March 7, 2001:
Five years ago, for our
February 21, 1996 issue, PAW sent Allan Demaree 58, a former
executive editor at Fortune, into the offices of Princetons
investment managers to find out how they and Princetons
vast endowment were performing.
The U.S. economy was
healthy. Unemployment stood at 5.5 percent. The Dow Jones industrial
average had closed 1995 at 5,117.12, up 33.5 percent for the year
the best return in 20 years. And the NASDAQ composite index
was hovering around 1,000.
Around Princeton, Demaree found, the news was similarly upbeat.
Princetons $4-billion endowment was the fourth largest in
the country, behind Harvard, the University of Texas system, and
Yale. Over the preceding 19 years, Princetons endowment had
returned 14.2 percent per year, beating the Standard & Poors
500 Index by a little more than half a point. The one-year-old Nassau
Capital, the alternative asset arm of Princo, Princetons
investment group, had returned a substantial 19.6 percent. And then-Princo
chair Richard Fisher 57 felt comfortable in expressing hope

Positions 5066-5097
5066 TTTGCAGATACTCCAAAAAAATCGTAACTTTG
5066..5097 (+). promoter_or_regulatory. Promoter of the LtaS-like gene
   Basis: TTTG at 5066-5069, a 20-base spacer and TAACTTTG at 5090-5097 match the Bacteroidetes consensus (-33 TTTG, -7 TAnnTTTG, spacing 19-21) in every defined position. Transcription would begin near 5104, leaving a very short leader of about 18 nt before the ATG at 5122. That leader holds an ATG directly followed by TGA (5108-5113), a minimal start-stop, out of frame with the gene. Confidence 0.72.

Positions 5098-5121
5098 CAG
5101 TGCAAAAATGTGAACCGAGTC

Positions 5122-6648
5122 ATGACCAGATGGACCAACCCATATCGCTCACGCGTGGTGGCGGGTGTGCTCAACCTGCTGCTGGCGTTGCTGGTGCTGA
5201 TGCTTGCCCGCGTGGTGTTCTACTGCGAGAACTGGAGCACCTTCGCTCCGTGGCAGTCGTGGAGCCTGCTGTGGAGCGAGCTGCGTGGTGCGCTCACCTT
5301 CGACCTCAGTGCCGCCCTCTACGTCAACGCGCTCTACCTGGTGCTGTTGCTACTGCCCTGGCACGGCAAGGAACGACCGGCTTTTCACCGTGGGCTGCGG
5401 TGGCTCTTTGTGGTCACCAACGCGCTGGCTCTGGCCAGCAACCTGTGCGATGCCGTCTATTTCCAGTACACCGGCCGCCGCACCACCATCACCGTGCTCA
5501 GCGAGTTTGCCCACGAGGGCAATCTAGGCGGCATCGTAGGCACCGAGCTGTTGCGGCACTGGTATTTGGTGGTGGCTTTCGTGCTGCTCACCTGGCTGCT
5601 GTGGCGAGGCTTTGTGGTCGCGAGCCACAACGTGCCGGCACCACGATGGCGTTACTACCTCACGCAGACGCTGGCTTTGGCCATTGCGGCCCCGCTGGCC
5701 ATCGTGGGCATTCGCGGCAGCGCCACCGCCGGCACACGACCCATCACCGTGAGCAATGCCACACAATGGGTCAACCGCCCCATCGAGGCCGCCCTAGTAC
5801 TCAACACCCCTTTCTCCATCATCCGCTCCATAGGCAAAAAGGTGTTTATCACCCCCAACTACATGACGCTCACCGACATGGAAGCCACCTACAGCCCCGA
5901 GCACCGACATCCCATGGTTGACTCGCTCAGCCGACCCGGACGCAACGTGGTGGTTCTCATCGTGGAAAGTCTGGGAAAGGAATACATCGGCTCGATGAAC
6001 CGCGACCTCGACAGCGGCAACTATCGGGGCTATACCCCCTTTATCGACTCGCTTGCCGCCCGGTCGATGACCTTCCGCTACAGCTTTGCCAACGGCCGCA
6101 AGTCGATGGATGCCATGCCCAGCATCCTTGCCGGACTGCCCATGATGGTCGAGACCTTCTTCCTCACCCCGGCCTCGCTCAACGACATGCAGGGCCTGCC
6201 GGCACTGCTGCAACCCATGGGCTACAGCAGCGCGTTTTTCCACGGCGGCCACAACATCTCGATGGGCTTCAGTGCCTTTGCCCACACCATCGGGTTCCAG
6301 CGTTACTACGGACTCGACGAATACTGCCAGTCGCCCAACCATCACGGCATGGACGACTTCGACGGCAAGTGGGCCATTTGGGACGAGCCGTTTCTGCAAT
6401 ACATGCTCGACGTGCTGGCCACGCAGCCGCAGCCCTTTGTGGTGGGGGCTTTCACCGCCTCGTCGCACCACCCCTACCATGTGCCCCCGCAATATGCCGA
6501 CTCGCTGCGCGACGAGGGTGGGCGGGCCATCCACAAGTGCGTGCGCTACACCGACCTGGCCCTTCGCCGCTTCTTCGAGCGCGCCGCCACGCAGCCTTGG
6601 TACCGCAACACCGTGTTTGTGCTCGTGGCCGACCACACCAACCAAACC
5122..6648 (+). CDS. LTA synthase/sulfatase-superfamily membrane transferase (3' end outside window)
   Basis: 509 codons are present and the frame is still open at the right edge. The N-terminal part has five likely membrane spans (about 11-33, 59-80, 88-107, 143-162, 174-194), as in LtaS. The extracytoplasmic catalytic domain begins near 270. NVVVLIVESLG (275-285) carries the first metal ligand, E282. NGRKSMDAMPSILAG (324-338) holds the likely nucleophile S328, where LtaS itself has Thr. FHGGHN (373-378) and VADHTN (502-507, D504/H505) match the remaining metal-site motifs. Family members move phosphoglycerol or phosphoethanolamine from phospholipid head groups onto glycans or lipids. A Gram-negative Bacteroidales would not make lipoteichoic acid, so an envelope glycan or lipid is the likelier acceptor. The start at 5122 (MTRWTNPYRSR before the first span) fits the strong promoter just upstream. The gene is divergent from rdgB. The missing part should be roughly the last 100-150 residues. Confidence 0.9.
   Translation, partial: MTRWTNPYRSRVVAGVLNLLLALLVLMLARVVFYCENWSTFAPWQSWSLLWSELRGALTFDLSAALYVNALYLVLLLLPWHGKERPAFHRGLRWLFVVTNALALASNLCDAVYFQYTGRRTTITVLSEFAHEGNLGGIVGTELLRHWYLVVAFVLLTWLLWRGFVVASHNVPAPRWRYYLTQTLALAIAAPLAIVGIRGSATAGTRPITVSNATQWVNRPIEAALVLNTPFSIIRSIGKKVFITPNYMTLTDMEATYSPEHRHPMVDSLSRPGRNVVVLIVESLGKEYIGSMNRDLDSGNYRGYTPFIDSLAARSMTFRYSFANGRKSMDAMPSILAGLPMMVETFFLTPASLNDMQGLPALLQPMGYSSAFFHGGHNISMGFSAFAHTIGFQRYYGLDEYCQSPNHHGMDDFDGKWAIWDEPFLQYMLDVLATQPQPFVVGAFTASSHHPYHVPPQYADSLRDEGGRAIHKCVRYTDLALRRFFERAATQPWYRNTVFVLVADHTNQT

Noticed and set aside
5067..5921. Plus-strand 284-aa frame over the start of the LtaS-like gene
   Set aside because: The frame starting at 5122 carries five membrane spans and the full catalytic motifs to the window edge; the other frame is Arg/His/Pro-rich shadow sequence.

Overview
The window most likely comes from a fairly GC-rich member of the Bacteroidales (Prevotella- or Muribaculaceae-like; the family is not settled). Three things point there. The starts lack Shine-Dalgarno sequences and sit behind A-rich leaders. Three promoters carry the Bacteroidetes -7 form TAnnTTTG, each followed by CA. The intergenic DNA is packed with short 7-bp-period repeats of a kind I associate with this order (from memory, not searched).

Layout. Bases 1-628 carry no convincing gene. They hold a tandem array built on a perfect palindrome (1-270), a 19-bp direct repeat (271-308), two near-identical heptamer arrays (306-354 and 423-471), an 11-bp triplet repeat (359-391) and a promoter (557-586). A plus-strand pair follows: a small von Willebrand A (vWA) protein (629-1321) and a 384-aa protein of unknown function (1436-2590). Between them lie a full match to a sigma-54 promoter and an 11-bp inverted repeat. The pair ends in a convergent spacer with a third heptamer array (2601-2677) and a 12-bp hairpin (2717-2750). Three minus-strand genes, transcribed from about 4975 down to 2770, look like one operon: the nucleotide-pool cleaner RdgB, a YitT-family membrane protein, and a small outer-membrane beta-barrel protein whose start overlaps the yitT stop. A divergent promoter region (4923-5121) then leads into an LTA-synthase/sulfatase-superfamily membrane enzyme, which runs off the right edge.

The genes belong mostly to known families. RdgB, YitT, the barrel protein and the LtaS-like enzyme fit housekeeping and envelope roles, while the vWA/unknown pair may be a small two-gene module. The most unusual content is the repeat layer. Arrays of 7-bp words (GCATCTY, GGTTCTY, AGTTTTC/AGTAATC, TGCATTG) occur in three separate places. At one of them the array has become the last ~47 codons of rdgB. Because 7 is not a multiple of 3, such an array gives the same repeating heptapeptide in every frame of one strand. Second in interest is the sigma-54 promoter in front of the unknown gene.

for an annual increase in endowment value of 2 percent (after spending
and inflation for university operating expenses), which would have
added a healthy $416 million to the kitty.
Henry Payne '64 and writer Allan Demaree '58 also teamed up
After the astounding
run-up in the U.S. markets the Dow stands near 11,000, the
NASDAQ around 2,400 even after its recent slide during the
past five years, the announcement of Harold Shapiros retirement
as Princetons president, and the extraordinary news that Princeton
would add $57 million from the endowment to its operating budget,
it seemed the ideal time to send Demaree back for another look.
From the vantage point of February 2001, the cheerful numbers and
predictions of 1996 seem positively primitive. Princetons
endowment has doubled, standing at $8.4 billion. For the rest of
the numbers, youll have to read the story, but suffice it
to say that the returns are spectacular enough to suspect Mr. Fisher
of sandbagging in his predictions.
and easy as it is to look back from todays dizzying
heights, its the difficult job of Princos decision-makers
to look forward. Right now many of the investment decisions of the
past decade look inspired, but there were certainly times when an
inside analyst might reasonably have wondered, inspired by what?
Its impossible to know if in another five or 10 years the
endowments managers will be reaping praise or scorn.
Still, whats important
in February 2001 is that the university feels confident enough to
start using the money to continue to make Princeton better. Regardless
of what happens in the next economic cycle, Princo has to be pleased
with that performance.